Justice takes aim at mandatory sentencing

A QUEENSLAND supreme court justice has launched an attack on the "disturbing trend" of governments to undermine courts through mandatory sentencing.

Justice Philip McMurdo took particular aim at the NSW "one-punch" laws and Queensland's bikie and sex offender laws.

He also called for an overhaul of the Chief Justice selection process following the controversy surrounding Tim Carmody's appointment.

Speaking about the "hot topics" at a supreme and federal court judges' conference in Darwin on Wednesday, Justice McMurdo said criticism of the court was not new but he was concerned about "what I see as its increasing prevalence".

He said the Queensland and NSW governments creating new offences in response to perceived issues within our communities and setting mandatory minimum sentences meant the courts were bound to impose heavier sentences without regard for any mitigating factors surrounding a crime.

"The underlying premise of each of these responses by governments is that courts cannot be trusted to administer the laws which the parliament has enacted in the way in which, at that moment in time, the government says is demanded by the public," he said.

"Of course it is within the power of governments to impose mandatory minimum sentences or to remove the option of suspended sentences.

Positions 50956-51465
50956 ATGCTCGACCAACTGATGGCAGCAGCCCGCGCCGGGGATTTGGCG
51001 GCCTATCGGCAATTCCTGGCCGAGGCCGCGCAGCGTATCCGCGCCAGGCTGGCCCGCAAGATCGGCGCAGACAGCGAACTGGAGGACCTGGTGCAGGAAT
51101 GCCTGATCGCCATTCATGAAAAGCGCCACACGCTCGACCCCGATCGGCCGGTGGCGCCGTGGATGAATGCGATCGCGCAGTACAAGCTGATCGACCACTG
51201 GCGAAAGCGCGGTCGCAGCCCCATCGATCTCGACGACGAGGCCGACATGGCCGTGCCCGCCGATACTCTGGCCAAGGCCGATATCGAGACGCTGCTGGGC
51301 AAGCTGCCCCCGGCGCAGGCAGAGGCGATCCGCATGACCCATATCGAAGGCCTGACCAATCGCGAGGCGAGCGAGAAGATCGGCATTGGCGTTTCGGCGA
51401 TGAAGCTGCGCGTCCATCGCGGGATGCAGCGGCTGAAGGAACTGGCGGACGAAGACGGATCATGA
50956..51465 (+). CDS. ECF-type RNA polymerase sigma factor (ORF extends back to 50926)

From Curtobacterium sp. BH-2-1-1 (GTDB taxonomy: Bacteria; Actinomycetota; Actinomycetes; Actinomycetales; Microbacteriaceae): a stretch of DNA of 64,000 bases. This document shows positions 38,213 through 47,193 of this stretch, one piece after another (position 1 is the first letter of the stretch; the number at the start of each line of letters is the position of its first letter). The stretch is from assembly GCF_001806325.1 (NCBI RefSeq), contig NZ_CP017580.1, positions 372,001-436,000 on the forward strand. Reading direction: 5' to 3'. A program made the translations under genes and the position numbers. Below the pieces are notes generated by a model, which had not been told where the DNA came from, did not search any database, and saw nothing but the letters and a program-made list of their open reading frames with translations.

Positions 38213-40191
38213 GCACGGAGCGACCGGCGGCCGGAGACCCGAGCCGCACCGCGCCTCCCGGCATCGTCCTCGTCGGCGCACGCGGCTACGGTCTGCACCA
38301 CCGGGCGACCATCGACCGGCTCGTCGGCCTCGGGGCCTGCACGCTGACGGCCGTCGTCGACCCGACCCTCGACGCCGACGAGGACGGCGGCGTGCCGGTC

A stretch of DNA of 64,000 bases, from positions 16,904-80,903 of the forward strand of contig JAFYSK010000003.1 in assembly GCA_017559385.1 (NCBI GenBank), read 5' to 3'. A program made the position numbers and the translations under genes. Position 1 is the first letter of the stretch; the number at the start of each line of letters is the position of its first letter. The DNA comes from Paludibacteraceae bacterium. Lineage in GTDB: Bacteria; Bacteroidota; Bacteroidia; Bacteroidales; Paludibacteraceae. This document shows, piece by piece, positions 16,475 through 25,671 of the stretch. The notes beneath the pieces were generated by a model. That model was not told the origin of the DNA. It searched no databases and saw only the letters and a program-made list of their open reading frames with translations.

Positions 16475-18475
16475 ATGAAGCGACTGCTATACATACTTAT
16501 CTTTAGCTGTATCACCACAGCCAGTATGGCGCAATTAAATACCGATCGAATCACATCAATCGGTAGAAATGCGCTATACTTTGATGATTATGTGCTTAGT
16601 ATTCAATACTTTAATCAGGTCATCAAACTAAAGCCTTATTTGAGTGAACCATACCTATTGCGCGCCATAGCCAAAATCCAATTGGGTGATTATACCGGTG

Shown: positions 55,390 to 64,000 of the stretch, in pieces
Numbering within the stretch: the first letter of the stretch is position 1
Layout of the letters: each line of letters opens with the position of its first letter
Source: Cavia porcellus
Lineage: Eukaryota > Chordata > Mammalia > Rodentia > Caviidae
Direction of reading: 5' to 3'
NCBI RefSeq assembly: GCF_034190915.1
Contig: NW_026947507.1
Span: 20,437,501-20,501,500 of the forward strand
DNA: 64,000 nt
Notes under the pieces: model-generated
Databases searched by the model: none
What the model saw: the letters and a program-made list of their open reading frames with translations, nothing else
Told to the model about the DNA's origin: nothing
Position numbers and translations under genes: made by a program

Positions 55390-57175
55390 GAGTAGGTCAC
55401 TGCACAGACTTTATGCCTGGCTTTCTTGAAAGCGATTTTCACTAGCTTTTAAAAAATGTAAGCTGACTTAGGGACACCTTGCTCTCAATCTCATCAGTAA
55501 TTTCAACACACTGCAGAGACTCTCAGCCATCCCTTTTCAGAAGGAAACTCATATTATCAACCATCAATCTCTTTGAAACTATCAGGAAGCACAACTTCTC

"But the disturbing trend is in the readiness of governments to restrict the ability of courts to perform their core judicial functions such as sentencing.

"These demands for heavier sentences, continuing detention and refusal of bail are not based in evidence.

"These demands derive essentially from emotion. Emotions such as anxiety or anger cannot be dismissed by courts as irrelevant."

Justice McMurdo, who is Judicial Conference of Australia president, questioned whether the United Kingdom system, where such appointments go through an independent statutory body, might be the answer to avoid the controversy in Queensland surrounding Justice Carmody's appointment.

He acknowledged that method had not been universally commended, noting one criticism that it took too long.

"I mean no criticism here of the merit of this appointment in stating the obvious, which is that in this case the process has seriously failed," he said.

"This process has been widely criticised and there have been many calls for its replacement with others under which, it is said, there would be a transparency which would provide more assurance to the public that appointees are being selected for the right reasons.

"In my own view, there is much to be said for a process by which an independent panel recommends a shortlist to the Attorney-General of those who are considered suitable or most suitable for the appointment.

"The government could then appoint from outside that shortlist. But should it do so, it is important that this be disclosed to the public, for otherwise the public could be misled to think that the appointee had been recommended as suitable."

Justice Carmody has come under fire for being too closely aligned with the Newman Government, though he has hit back at suggestions he would not be independent.



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